It Used To Be Our Game


I try to change the subject. I talk to her about the beach – a place she likes to be. She once told me she’d like to die on the beach, in the sun, as people walk by. No one would really be sure if she were dead, or just sunbaking, she said. I told her then to be less morbid. She said she wasn’t being morbid, just conscious of the need for a happy death.

I tell her that today’s going to be a hot day, and that the night will be hot too, and that we can go to the beach when it gets dark, and take our clothes off and swim, and watch the men having sex near to the dunes. On the way home, we can play that game, I say. She asks me what game.

‘You know,’ I say. I can’t think how to describe it. It’s not really a game: She gets dressed, but I stay naked, and we walk back to the road, and see how far we can go before it feels uncomfortable, or we see the cops, or someone shouts at us from a car and we have to run onto the beach again.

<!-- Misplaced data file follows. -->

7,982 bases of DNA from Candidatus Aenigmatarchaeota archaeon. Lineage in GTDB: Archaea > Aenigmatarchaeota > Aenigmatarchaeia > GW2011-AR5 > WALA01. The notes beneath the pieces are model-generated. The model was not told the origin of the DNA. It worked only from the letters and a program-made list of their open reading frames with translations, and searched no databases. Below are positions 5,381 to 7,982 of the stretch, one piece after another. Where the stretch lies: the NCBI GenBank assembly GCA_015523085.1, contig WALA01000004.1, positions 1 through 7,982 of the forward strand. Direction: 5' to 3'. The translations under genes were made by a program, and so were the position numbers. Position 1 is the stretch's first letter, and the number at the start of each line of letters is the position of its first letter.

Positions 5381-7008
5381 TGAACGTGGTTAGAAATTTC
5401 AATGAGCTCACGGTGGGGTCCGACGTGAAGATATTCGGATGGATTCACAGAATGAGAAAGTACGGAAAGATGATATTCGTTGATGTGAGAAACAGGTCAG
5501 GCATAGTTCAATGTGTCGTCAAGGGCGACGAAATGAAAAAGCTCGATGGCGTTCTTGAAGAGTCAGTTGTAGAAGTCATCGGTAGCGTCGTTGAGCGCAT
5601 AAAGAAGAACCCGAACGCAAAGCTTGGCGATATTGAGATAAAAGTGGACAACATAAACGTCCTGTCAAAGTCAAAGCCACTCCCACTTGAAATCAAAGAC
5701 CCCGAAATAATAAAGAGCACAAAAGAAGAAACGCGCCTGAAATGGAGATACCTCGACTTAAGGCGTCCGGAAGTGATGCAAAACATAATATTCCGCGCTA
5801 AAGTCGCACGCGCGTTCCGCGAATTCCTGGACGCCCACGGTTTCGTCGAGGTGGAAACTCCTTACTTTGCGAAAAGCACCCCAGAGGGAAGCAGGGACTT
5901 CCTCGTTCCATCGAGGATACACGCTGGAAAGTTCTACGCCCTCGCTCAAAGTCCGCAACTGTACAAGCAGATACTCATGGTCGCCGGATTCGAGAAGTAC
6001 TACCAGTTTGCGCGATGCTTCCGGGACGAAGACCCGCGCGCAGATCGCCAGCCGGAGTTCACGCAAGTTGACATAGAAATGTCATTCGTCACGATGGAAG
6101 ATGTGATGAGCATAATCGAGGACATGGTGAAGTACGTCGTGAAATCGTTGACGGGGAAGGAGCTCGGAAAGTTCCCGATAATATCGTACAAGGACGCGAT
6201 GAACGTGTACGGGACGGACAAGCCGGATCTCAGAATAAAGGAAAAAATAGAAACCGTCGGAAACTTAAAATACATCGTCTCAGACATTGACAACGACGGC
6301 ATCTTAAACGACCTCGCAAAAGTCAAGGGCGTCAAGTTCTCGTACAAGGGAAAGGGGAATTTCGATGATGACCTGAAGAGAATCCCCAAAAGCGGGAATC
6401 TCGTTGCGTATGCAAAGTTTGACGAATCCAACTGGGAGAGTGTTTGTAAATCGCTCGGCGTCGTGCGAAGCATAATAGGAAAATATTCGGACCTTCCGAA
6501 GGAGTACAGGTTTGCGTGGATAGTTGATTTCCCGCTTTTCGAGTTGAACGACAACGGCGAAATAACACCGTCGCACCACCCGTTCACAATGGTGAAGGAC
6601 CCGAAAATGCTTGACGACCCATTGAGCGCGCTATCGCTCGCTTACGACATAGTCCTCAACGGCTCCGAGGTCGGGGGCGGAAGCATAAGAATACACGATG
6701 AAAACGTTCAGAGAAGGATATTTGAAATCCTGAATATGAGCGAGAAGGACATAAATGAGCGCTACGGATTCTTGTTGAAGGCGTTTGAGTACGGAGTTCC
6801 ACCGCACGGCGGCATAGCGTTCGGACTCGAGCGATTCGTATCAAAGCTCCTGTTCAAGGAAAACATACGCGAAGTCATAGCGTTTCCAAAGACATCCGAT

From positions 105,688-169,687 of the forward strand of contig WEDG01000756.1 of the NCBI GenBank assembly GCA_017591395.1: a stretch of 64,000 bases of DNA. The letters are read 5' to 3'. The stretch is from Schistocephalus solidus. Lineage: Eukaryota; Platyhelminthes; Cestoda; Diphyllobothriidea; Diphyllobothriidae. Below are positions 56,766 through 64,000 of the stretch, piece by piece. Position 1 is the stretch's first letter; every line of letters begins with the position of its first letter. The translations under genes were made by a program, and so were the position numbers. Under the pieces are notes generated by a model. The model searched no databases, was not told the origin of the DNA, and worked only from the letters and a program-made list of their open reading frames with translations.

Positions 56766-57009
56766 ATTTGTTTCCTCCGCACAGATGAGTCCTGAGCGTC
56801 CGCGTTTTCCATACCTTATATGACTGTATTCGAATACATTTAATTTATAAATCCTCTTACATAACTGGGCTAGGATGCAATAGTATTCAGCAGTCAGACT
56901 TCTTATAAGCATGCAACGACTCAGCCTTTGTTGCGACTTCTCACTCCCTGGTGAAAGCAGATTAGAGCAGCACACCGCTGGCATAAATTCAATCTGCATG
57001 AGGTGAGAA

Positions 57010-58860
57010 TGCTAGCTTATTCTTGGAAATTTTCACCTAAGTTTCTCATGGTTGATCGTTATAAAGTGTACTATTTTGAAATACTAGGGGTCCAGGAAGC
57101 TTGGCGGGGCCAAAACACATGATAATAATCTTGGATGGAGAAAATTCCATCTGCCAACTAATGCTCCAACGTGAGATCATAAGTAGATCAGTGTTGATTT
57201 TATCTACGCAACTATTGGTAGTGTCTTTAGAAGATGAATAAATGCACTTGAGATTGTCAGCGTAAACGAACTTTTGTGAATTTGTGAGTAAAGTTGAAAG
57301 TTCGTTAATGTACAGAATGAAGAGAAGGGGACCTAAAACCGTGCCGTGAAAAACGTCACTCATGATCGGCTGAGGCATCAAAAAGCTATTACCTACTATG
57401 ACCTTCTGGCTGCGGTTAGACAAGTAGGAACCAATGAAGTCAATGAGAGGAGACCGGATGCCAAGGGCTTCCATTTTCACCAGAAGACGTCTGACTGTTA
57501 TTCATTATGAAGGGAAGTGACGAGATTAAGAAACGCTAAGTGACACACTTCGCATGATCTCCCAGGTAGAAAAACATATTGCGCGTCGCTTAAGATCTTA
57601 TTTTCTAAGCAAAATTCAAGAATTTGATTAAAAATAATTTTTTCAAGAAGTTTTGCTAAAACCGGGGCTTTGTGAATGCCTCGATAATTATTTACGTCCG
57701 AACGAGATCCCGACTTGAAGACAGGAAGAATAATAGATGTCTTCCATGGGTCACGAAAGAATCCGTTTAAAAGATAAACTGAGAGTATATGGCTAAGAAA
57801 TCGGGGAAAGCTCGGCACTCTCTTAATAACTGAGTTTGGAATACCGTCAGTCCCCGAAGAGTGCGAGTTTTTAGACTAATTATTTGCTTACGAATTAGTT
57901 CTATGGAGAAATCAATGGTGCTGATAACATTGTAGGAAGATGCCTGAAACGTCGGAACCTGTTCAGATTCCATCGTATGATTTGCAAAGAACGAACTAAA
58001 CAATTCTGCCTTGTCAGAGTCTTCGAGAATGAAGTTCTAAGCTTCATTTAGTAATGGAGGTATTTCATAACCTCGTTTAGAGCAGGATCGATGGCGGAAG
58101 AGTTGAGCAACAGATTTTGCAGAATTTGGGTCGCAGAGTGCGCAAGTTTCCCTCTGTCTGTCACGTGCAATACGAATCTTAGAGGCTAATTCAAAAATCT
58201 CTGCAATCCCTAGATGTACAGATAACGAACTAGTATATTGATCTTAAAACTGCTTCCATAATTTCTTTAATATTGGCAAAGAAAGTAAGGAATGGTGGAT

But while I’m wondering how to describe it, this game that’s not a game but just what the two of us do sometimes, she says, ‘I’m not really in the mood for your games today.’

I want to say that it’s not my game, it’s ours, but she’s redefining, and now it seems as if it is my game, and it feels stupid. I feel stupid, and embarrassed, and smaller than I did a few minutes ago. But this is what she does. She severs connections.

© Barry Lee Thompson and ‘Stories, by Barry Lee Thompson’, 2013.

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